How to Modify a Yamaha Virago XV250

Updated July 20, 2017

The Yamaha Virago XV250 is one of the best-selling entry-level motorcycles on the market. Though the Virago name was left behind when Yamaha transitioned to the V-Star line in 2008, the vehicle itself has remained largely the same for the past two decades. Despite the Virago's popularity among new riders and cruiser enthusiasts alike, there are few aftermarket accessories available for the Virago. Nevertheless, there are still several ways to modify your Virago with the parts and accessories available.

Purchase a pair of new mirrors from or another vendor. Make sure to locate mirrors that are fitted for your motorcycle. The stock mirrors on the Virago XV250 are small and circular and offer limited visibility to the sides while riding. Consider purchasing convex elliptical or teardrop mirrors to replace the originals.

Remove the original mirrors by twisting the mirrors in a clockwise motion. Firmly grip the stem of the mirrors and not the mirror itself while twisting or you may damage the plastic hinge.

Insert the base of the new mirror into the slot on the handlebars and twist it in a counterclockwise motion. Continue twisting until the mirrors are correctly positioned and the tension is tight. Do not over tighten the mirrors or you may accidentally strip the screw hole.

Purchase a backrest and luggage rack that is specifically designed to fit the Virago XV250. The set should come with a separate backrest, luggage rack and all of the necessary hardware.

Install the backrest, following the included installation instructions carefully. Only use the necessary amount of torque when removing the bolts located below the driver's seat.

Install the luggage rack below the backrest and above the rear brake light. Follow the installation directions for the particular luggage rack you have purchased. Check for proper fitment by attempting to move the rack up and down after all the bolts have been tightened.

Select an alarm for your bike with a small central unit, such as a Scorpio or Gorilla 7017. The Virago XV250 has limited internal space and the area under the driver's seat is likely the only location where an alarm can be installed.

Remove the two bolts holding the driver's seat in place, lift the back of the seat and slide the seat backward until the seat detaches. The area next to the battery can be used to house the main alarm unit once the tool set is relocated.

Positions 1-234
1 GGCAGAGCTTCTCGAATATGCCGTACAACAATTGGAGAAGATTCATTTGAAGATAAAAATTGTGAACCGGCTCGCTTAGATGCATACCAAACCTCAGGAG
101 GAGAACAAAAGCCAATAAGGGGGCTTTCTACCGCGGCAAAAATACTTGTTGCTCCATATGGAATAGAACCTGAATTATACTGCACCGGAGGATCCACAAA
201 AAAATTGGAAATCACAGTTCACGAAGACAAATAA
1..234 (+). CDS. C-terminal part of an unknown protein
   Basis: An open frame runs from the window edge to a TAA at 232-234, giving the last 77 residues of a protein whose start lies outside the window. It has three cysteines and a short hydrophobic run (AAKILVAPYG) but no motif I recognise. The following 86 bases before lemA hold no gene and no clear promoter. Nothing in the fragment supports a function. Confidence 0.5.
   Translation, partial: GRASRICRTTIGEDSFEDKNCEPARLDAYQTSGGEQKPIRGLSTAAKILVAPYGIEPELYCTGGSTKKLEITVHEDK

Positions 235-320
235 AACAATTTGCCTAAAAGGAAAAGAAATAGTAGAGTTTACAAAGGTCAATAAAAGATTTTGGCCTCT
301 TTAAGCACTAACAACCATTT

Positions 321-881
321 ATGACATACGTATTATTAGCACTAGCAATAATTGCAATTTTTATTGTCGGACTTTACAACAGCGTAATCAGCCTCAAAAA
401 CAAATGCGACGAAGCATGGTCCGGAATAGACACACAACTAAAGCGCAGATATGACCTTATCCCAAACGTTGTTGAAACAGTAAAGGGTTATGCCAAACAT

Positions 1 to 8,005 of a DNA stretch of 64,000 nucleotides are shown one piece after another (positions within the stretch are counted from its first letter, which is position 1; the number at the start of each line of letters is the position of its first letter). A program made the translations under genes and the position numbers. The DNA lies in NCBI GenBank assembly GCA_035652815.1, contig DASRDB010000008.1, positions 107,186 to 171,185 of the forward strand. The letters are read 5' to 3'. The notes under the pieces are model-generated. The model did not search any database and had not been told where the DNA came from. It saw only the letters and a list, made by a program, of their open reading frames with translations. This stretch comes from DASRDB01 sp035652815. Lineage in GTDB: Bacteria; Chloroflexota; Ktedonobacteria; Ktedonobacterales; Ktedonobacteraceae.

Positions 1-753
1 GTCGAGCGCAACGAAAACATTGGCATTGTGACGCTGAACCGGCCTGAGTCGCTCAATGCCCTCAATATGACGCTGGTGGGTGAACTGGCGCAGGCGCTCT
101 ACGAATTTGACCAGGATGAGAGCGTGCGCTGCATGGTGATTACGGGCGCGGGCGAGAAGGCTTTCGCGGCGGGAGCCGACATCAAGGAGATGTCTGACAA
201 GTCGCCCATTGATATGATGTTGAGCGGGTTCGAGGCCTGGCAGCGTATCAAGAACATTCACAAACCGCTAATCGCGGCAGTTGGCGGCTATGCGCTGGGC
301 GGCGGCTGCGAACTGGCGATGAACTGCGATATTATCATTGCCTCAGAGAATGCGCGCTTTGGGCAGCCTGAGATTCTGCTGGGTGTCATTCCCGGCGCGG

Attach the main alarm unit using the included Velcro, straps or zip-ties. Connect the black lead to the negative terminal of the battery. Connect the red lead to the positive terminal of the battery. You do not need to turn the motorcycle on for the alarm to receive power.

Install any other alarm accessories that come with your alarm version, such as remote antennas, two-way pager receivers and tilt-sensors. Before reinstalling the driver's seat, check that all the features of your alarm are operating correctly first.

Re-install the driver's seat by sliding the front plastic piece forward into the appropriate slot under the frame. The rear of the seat will pop into place when you apply pressure with your hand. Tighten the seat bolts firmly so that they do not shake loose when operating the motorcycle.


The placement of the rear indicators may cause problems when attempting to mount saddlebags. Make sure you measure the bags before you purchase them to ensure proper fitment. The Virago Tech Forum is an excellent place to learn about other modifications available for your motorcycle. [See Resource 1]


The name Virago was discontinued after 2008 so you may have to search for "V-Star" when looking for accessories or manuals for your motorcycle. If adding a backrest to your motorcycle with the intention of carrying a second passenger, check your owner's manual to ensure that the total weight of you and your passenger does not exceed the maximum carry weight.

Things You'll Need

  • Yamaha Virago XV250 owner's manual
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About the Author

Based in New York City, Lindsey Parker has been a freelance writer since 2007. Her writing has appeared on eHow and Education 4 Everyone. She holds a Bachelor of Arts in English from the University of Maryland and a Master of Science in education from Pace University.